Whether you enjoy drinking a cold brew from one of North Carolina’s craft breweries or are just vaguely aware of their existence, you may be surprised at the impact that this industry is making in North Carolina. With 120 breweries operating and another 30 breweries set to launch their wares to the public soon, this thriving industry is here to stay. The NCWSN was interested in learning how this relates to water stewardship in our state, so we invited breweries to join us in a discussion at RiverLink in Asheville. Asheville is turning into a mecca of sorts for craft brewery fans. The Triangle, Charlotte, Triad, and Wilmington areas are also sporting their own brewery clusters with small towns across the state hosting breweries, too. We had a great chat with breweries representing a wide variety of sizes, from 1-barrel Bearwaters Brewing to big-hitter New Belgium Brewing (who don’t hide their feelings about water as evidenced by the above photo they shared). So here is the good news about water and brews:
The brewery industry enjoys a strong collaborative spirit. Kevin Sandifur, from Waynesville’s Bearwaters Brewing, says this collaborative spirit is one of the aspects he appreciates most about the industry, and one that may be very beneficial for water protection in North Carolina. Breweries share their best practices with each other, through industry associations like the Asheville Brewers Alliance and NC Brewers’ Guild, and informally (like at the NCWSN meeting!). New Belgium Brewing Company has taken collaboration on water to the next level in Colorado, with a watershed based collaborative called BreWater. This group of brewers meets quarterly to learn about their watershed from utilities, conservation groups and other experts, and work together and individually to support water protection. New Belgium is interested in exploring similar collaborations as they open their new Asheville brewery in 2016.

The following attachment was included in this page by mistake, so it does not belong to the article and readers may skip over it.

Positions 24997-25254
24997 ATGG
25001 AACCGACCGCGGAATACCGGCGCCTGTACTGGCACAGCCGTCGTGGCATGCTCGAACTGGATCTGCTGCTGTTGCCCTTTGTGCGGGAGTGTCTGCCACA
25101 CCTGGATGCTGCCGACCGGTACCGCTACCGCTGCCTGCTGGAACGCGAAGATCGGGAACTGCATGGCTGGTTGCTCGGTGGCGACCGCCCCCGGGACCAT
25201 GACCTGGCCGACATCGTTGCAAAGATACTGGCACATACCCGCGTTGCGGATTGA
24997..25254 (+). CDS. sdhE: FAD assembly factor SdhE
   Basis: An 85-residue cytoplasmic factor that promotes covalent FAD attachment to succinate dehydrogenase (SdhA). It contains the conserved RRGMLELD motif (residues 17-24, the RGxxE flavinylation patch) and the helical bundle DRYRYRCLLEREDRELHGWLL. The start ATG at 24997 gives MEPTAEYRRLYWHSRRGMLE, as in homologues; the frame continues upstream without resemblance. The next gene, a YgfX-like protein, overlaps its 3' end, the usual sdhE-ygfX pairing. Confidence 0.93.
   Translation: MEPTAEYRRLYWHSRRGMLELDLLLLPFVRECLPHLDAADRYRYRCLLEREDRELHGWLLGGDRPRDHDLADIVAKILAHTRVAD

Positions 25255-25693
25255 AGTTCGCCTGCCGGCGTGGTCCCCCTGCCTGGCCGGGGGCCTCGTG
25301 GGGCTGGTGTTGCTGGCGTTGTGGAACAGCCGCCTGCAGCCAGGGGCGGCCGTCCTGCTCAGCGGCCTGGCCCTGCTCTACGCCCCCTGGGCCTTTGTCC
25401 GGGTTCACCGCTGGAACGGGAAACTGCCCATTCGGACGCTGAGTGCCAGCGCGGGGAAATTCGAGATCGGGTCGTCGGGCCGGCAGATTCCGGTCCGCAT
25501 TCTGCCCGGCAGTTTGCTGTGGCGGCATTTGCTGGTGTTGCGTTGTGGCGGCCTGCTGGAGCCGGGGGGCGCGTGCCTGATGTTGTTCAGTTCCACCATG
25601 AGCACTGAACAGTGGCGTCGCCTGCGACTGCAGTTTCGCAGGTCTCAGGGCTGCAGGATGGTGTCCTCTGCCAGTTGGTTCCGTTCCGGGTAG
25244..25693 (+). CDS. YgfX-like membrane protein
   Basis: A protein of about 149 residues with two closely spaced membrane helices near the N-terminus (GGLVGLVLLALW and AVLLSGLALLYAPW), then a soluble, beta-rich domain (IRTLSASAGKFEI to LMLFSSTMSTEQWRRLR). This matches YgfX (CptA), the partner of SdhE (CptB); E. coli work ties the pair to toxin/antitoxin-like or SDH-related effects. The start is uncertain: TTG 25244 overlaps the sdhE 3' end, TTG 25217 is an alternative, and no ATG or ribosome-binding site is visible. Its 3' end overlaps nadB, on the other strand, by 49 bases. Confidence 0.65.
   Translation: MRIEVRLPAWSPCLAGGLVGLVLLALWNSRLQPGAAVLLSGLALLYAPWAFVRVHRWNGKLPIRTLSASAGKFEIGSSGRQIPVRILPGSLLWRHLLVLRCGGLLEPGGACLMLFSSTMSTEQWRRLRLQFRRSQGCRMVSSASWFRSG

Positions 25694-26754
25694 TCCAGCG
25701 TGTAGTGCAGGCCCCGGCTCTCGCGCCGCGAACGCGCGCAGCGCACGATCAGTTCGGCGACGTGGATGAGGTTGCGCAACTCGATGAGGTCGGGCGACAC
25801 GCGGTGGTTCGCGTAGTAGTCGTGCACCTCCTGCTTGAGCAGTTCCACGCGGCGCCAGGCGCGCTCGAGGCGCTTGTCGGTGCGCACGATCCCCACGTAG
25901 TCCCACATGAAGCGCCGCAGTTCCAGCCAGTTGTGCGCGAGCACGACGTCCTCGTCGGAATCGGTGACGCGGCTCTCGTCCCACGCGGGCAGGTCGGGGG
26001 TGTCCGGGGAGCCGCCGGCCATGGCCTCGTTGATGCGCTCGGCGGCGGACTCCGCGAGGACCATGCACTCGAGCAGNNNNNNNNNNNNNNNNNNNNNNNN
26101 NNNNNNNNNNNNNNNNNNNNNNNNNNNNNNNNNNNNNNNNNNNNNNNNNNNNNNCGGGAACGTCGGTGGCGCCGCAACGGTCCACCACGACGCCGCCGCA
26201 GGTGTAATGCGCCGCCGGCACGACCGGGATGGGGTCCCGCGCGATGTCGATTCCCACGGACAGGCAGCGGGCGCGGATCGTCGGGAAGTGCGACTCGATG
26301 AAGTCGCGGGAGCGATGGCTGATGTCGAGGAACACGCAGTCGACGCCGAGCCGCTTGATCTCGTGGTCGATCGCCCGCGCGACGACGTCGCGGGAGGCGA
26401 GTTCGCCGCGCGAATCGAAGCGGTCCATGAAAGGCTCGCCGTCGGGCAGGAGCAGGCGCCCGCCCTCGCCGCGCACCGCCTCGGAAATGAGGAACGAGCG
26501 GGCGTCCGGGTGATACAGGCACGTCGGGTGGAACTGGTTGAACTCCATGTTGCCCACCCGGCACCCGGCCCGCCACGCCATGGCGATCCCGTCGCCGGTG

Breweries value water, and would like to become better water stewards. “Water is a vital part of what we do,” says Sandifur. “No water, no beer,” quips Paul Breeding from Lonerider Brewery while speaking to WSN steering committee members in Raleigh. He comments that many craft brewers and consumers are “water people- we want to enjoy it, too” referring to outdoor recreation like kayaking. The typical amount of water used throughout the entire production process is somewhere around 5-6 litres for 1 litre of beer. This industry water footprint is decreasing as many companies make efforts to reduce consumption (source- the Guardian). Much of the water used is for irrigating the source crop or grain. Katie Wallace with New Belgium shared actions they have taken, including certification as a B Corporation; measuring water and greenhouse gas footprints across the entire beer production practice; treating storm water and restoring a stream at their new Asheville brewery above and beyond what is required; and using graywater in their cooling towers at their Colorado brewery. Even small breweries can take actions to reduce water consumption and pollution and educate their fans. Noah McIntee, from Lazy Hiker Brewing Company in Franklin, is monitoring water leaving the brewery in an effort to understand how to reduce impacts on the local wastewater treatment plant. Sandifer created a low cost energy savings “wet down” system to cool Bearwaters’ rooftop using collected rainwater (he got the idea from a Farm Bureau article about cooling livestock houses). Small breweries are often tapped (pun intended), and could use help learning about and implementing low cost ways to improve their water stewardship, and about the many benefits of doing so.